Also, we are talking over 15 years ago here as a minimum since last painted per the OP. The application of the popcorn could be even older. From what a few old-timers told me, back then the popcorn was asbestos. Not like what we have today, as you mentioned. So.. dunno... something I would wear a mask for if doing any sanding/scraping of the stuff. So something worth mentioning and to be aware of. Play it safe, don't leave anything to chance.

I think the OP has enough info here to play of a 4x4+ spot and see what comes of it.

AsherN
Premium
join:2010-08-23
Thornhill, ON
reply to AZinOH
Drywall over it and be done with it.

ds7

join:2012-11-07
Montpelier, VT
reply to AZinOH
If there's a possibility of asbestos, get it checked by an expert, and avoid the area without a mask until you do.

Asbestos is inert as long as it doesn't get particles in the air - but if it does and you breathe them, well, asbestosis is a nasty condition, and fatal if it's bad enough.

If you do find it, there are services to remove it - they basically take out the asbestos-containing material while sucking away all the dust.


Msradell
P.E.
Premium
join:2008-12-25
Louisville, KY
said by ds7:

If there's a possibility of asbestos, get it checked by an expert, and avoid the area without a mask until you do.

Asbestos is inert as long as it doesn't get particles in the air - but if it does and you breathe them, well, asbestosis is a nasty condition, and fatal if it's bad enough.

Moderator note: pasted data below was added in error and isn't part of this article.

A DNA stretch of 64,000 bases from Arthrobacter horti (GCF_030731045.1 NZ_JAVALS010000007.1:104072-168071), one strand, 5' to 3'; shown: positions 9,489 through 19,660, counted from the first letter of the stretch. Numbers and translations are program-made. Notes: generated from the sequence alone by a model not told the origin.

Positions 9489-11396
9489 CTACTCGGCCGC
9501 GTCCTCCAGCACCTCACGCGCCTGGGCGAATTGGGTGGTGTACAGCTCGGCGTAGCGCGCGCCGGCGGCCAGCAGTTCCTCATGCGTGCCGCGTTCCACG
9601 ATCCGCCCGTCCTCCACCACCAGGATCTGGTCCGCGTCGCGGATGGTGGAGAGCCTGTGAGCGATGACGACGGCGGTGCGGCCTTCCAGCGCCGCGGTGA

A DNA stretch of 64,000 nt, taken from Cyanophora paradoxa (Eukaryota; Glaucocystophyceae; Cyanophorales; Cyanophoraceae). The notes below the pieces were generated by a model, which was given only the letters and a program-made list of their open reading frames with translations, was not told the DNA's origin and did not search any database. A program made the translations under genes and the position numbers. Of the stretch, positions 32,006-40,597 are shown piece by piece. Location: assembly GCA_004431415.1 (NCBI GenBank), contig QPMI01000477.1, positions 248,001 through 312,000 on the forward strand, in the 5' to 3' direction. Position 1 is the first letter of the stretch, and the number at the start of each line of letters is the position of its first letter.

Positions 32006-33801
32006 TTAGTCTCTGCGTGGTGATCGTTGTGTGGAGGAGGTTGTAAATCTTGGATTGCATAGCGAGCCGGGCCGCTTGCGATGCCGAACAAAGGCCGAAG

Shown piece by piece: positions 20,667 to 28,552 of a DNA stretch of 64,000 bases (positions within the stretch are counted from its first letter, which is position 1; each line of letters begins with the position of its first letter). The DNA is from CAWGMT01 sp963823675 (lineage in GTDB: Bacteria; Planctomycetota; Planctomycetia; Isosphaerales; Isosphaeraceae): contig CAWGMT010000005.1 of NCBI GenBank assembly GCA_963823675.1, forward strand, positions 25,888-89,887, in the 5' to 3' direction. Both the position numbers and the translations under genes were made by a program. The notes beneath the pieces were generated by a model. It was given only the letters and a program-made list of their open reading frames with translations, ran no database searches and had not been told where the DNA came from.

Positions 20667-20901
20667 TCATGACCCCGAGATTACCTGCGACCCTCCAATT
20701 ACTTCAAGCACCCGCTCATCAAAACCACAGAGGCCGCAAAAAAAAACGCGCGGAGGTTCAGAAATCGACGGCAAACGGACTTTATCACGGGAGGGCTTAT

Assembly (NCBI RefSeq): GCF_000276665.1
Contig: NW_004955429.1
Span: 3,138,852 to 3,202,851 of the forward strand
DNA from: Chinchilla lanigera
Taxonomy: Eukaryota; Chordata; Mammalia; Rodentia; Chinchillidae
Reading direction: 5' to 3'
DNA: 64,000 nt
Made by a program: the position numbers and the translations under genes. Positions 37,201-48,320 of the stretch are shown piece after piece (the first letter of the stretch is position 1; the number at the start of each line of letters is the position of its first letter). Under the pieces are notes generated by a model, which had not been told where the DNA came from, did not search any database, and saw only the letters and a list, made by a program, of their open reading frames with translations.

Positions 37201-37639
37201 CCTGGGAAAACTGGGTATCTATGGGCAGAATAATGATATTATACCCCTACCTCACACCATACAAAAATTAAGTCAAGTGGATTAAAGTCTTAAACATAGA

If you do find it, there are services to remove it - they basically take out the asbestos-containing material while sucking away all the dust.

Be very careful using this approach! Once you have it tested, if you find any asbestos, you will have to put it in the disclosures when you sell the house. That will significantly impact the interested parties.

You are much better off painting over it or removing it, taking precautions than having it tested in most cases.


CFoo

join:2008-03-19
Nepean, ON
reply to hm
Nah, if the house was new 16 years ago, I doubt the popcorn contains asbestos since it was banned in the late 70s.

Beezel

join:2008-12-15
Las Vegas, NV
said by CFoo:

Nah, if the house was new 16 years ago, I doubt the popcorn contains asbestos since it was banned in the late 70s.

But some contractors that had stockpiles of it still used it so they wouldn't loose money. I have seen houses built in the 80's here with asbestos popcorn ceilings.


alkizmo

join:2007-06-25
Pierrefonds, QC
kudos:1
said by Beezel:

But some contractors that had stockpiles of it still used it so they wouldn't loose money. I have seen houses built in the 80's here with asbestos popcorn ceilings.

1 - You sure they were not just popcorn ceilings?

2 - 16 years ago was 1997. I know I know, me too, I am reaching my 30s and I still feel like 16 years ago was the 80s.


CFoo

join:2008-03-19
Nepean, ON
reply to Beezel
said by Beezel:

But some contractors that had stockpiles of it still used it so they wouldn't loose money. I have seen houses built in the 80's here with asbestos popcorn ceilings.

Its possible. I'm sure there are contractors who do not care about others.